By now you’ve probably heard about the latest trend of schools offering online learning opportunities and why it’s great.
However, the latest research from the University of Oxford shows that it can also be used for good.
The new study found that students who had been assigned to a class online were more likely to do well in the classroom than those who had had to sit in a classroom.
The study also found that a study of teachers using a tablet to help with learning had a better retention rate than one where they sat in the same classroom.
In an interview with Business Insider, lead researcher Dr Andrew Rutter said: “It is great to see that a technology can be used to improve learning.
But we are at a point now where we are trying to understand how it works in the real world.”
This study was conducted at Oxford University and was published in the journal PLOS One.
Dr Rutter is a lecturer in psychology at Oxford and the study involved a group of over 50 students from the Department of Psychology, and involved over 1000 students across all academic subjects.
He said the study showed that “the tablet does have value for teachers”.
He said:”Teachers need to think about their teaching, but also how the classroom can support the learning process.”
The students in the study were asked to answer a number of questions about themselves and their own teaching experience.
They were also asked about how their teachers were using the technology.
The results showed that those who were given a tablet were more than three times as likely to have an overall good grade, while those who sat in a class that wasn’t connected to the internet were about four times more likely.
However, students who were in a virtual class that didn’t have a teacher in the room were not as likely as those who lived in a physical classroom.
Dr Andrew Rutton said:The lesson here is that you should think about how you want to use your tablets, and also how you’re using them.
“Teachers should think carefully about how they’re using their tablets and also about what they’re trying to achieve, as this may be a valuable learning tool for their students.”
Dr Rucker added: “I think there’s a lot of confusion around using tablets in the workplace and that the evidence suggests they may be useful, but there’s no clear evidence that they have an impact on teaching.”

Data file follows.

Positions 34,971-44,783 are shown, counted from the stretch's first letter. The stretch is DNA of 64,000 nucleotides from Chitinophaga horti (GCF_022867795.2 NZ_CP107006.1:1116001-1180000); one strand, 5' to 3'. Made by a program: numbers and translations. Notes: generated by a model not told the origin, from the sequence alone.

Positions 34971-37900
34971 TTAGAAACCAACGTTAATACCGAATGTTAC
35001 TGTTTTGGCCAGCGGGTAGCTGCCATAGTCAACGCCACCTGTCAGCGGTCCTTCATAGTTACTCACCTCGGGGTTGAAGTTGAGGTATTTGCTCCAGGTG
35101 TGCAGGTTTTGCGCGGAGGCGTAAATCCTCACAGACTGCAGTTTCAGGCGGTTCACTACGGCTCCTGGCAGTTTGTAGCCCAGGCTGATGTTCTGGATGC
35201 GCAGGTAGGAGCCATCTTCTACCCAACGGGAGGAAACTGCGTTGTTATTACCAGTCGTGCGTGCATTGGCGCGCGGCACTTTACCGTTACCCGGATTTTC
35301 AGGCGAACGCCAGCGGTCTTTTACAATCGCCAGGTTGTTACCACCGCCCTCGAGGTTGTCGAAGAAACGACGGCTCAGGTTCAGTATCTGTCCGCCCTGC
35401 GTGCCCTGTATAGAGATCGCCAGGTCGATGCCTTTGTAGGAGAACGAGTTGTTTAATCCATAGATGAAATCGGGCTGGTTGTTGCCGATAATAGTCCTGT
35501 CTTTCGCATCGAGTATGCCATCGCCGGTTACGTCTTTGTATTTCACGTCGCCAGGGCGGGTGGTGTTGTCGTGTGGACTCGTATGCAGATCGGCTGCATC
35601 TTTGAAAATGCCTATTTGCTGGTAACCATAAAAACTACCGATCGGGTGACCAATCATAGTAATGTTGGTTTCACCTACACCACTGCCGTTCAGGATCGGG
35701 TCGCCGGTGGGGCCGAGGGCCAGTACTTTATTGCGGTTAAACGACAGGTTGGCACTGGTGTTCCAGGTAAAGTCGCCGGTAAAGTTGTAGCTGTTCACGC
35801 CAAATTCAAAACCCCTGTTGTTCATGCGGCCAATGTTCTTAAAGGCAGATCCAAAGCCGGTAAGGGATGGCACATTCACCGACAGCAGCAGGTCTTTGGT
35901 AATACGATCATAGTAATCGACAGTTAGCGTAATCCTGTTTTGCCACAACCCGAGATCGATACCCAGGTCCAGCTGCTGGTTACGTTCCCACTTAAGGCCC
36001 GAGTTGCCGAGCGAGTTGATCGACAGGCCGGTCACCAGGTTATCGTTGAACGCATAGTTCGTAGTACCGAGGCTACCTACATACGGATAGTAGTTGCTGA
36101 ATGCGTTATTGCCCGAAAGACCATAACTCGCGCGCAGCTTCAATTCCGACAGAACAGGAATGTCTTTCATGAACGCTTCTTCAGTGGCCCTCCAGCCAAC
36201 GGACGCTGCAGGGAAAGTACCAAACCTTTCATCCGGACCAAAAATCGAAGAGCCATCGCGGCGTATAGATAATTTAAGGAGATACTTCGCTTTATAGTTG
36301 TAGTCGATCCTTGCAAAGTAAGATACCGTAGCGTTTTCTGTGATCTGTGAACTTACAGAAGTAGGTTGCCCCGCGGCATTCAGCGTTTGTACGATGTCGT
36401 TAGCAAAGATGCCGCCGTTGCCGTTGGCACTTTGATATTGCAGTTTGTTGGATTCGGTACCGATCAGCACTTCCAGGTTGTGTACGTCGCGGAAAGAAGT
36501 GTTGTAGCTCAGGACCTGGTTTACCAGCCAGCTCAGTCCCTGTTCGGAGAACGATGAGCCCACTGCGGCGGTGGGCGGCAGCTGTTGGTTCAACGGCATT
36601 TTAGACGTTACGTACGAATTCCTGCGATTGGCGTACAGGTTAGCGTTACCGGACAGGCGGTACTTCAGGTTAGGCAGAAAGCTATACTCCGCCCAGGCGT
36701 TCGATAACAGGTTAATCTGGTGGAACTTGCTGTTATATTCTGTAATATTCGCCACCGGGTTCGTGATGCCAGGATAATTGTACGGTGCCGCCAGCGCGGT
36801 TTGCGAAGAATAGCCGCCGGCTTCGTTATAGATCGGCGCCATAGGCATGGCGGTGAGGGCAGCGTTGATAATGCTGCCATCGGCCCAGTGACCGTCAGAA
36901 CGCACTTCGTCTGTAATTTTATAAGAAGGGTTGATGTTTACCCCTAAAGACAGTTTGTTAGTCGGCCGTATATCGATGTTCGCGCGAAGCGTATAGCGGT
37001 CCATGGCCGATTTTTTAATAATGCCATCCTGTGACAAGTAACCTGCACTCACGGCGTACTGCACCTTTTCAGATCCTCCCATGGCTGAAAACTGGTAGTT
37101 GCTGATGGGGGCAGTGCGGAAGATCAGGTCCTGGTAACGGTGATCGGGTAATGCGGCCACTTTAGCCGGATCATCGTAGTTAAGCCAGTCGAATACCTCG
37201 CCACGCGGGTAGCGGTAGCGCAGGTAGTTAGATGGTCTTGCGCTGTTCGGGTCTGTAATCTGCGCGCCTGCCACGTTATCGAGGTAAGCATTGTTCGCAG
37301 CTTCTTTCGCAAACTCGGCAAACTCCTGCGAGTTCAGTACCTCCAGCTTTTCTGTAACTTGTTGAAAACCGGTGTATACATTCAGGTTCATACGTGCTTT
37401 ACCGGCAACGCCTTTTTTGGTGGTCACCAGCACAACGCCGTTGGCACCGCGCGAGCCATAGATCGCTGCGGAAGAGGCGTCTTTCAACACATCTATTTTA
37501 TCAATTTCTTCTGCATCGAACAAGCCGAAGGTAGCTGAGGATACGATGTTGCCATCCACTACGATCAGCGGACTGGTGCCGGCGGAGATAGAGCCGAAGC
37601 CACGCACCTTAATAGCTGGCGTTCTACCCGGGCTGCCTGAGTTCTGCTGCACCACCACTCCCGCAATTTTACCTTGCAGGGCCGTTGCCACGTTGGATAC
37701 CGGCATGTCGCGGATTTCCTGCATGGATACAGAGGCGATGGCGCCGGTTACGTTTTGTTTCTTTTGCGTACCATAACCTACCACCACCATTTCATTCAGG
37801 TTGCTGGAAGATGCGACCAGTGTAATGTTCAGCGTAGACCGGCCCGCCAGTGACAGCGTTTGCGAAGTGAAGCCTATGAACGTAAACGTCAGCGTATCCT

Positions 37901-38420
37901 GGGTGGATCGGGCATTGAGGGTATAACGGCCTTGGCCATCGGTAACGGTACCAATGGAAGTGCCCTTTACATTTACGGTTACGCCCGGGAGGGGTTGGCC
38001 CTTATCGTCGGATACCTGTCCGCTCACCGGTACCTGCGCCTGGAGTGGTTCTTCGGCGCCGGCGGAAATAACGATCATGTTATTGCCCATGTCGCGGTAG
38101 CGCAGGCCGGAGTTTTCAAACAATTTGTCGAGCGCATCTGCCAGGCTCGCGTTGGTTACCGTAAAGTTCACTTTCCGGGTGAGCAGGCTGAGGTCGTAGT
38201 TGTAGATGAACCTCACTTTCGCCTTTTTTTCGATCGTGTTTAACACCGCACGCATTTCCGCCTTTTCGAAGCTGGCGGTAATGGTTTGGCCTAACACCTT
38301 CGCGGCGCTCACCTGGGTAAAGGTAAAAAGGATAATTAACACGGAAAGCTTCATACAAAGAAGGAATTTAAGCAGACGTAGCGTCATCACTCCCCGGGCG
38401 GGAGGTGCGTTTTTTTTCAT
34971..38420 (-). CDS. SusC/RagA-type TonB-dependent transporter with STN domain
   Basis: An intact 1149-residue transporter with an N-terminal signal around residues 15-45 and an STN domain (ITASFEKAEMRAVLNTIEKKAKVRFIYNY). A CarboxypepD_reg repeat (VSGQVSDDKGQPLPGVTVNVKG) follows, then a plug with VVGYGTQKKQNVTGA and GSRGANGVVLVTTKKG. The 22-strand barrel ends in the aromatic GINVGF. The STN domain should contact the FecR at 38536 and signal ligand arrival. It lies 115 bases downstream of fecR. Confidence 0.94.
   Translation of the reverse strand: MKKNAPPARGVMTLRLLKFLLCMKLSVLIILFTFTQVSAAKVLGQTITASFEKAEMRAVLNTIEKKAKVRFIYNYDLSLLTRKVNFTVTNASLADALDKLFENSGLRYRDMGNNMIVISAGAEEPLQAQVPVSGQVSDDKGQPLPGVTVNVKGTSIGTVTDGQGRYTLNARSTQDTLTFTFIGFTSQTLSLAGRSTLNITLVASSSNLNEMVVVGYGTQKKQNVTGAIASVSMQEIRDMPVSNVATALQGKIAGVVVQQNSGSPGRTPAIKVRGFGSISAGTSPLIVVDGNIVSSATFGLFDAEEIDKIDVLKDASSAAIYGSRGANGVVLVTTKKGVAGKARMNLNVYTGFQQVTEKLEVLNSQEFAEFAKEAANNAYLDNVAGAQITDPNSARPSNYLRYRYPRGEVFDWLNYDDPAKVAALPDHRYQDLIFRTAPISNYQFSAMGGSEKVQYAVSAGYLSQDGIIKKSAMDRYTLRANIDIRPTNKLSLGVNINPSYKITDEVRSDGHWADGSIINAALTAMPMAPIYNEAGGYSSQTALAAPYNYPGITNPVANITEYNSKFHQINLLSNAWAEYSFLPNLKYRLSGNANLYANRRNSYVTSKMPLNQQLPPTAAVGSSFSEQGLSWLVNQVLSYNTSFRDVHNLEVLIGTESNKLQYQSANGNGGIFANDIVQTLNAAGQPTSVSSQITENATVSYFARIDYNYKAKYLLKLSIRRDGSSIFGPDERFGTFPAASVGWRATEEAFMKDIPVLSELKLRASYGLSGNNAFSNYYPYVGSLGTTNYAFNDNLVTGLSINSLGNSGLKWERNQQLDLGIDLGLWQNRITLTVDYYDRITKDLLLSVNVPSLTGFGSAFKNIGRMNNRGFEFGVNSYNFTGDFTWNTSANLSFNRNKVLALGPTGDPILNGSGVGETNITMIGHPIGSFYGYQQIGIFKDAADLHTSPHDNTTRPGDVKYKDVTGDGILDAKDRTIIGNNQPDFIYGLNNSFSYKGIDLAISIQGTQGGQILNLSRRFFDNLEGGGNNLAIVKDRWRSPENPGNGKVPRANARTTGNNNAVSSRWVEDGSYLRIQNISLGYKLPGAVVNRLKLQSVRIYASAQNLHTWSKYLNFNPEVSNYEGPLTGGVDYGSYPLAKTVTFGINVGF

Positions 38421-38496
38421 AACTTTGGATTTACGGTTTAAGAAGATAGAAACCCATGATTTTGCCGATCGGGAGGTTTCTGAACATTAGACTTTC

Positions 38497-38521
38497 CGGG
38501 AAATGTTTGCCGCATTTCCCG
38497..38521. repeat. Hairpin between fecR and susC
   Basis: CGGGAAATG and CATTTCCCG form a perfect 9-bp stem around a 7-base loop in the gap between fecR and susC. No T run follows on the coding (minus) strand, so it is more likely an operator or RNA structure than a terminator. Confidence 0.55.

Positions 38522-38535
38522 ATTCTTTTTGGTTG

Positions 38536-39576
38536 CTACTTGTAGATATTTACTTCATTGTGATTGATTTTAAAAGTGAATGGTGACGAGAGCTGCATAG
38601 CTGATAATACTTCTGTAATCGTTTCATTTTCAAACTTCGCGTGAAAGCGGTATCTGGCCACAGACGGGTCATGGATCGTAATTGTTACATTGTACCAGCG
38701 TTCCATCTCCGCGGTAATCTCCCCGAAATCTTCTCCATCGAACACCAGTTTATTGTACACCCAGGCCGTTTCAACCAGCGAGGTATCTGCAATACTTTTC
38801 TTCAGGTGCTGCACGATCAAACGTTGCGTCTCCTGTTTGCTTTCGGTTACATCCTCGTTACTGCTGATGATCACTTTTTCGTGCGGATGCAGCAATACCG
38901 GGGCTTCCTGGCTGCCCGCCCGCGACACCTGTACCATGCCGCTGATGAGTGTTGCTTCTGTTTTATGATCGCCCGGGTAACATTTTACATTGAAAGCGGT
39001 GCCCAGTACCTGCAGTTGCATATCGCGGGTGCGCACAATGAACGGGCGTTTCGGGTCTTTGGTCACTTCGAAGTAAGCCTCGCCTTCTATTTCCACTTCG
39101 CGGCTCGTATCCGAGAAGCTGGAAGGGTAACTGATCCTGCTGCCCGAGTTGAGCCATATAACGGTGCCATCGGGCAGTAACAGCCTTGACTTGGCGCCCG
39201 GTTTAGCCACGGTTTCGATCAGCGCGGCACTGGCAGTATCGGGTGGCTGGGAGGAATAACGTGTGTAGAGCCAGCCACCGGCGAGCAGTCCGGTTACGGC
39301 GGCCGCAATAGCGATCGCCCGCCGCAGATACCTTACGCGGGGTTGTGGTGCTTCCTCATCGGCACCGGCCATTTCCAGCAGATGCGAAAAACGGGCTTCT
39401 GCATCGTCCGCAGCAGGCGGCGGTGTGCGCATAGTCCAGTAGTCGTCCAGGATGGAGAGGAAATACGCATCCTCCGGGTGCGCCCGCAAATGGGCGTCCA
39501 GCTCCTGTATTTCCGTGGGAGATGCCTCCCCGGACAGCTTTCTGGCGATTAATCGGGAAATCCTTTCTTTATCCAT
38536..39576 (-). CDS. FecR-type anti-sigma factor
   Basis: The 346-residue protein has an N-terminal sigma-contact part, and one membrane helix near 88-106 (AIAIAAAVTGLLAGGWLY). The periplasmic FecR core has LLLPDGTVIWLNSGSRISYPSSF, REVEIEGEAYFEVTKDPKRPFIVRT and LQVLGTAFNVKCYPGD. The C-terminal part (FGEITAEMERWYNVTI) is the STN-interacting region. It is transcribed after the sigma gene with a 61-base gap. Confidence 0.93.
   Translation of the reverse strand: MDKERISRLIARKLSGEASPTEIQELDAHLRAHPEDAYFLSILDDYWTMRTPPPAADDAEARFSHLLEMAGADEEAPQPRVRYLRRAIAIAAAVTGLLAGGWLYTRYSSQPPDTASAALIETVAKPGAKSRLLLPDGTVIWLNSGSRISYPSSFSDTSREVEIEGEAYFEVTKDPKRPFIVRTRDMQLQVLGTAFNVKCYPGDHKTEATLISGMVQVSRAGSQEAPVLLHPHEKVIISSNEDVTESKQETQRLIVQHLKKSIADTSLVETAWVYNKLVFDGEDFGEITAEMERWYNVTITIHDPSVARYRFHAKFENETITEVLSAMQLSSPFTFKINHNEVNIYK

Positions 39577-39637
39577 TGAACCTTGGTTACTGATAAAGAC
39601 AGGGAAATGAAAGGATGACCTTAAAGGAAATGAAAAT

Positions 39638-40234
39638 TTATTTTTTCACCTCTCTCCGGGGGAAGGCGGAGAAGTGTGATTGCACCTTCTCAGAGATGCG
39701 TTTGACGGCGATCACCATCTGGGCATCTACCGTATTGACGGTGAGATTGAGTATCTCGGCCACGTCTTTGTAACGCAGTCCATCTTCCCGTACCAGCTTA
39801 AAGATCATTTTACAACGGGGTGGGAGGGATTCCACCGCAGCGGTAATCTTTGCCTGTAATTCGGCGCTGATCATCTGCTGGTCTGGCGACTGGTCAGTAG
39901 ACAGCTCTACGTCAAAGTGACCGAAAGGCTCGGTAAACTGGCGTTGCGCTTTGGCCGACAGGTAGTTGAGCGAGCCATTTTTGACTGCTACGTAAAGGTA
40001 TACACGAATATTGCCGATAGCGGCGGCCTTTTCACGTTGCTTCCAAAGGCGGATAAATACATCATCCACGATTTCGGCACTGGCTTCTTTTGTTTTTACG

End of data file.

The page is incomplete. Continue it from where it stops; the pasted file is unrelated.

He said that, if teachers want to be sure their students are using their tablet, they should talk to them about it.
Dr Mike Evans, a teacher and instructor at The Pembroke College in Manchester, UK, said that students were often told that tablets are the “magic bullet” for learning.
“I’ve been teaching for almost 30 years and I’ve taught many thousands of students,” he said.
“I know that many of these students are struggling to find what they need in order to learn.”
And so what you have to do is make sure you don’t put the tablet down to do nothing.
“If you have a tablet in front of you, it’s just sitting there, waiting for you to ask for it.”
Mr Evans added that teachers should also ensure that they give their students a “clear understanding of what they are getting into” before they start using a device.
“It’s always a good idea to do a lot more research on what you’re trying do and to make sure it’s not just a ‘what’s on the screen’ type of experience,” he explained.
“You want to have a clear understanding of the purpose of the device, the learning goals, and the technology involved in it.”
In the UK, there are around 1,000 tablet-equipped classrooms in schools.
The most common tablet, the Samsung Tab Pro, costs £100 (£75 for the black version) and is available to buy from Amazon.
The University of London has also released a guide that shows how to use the device.
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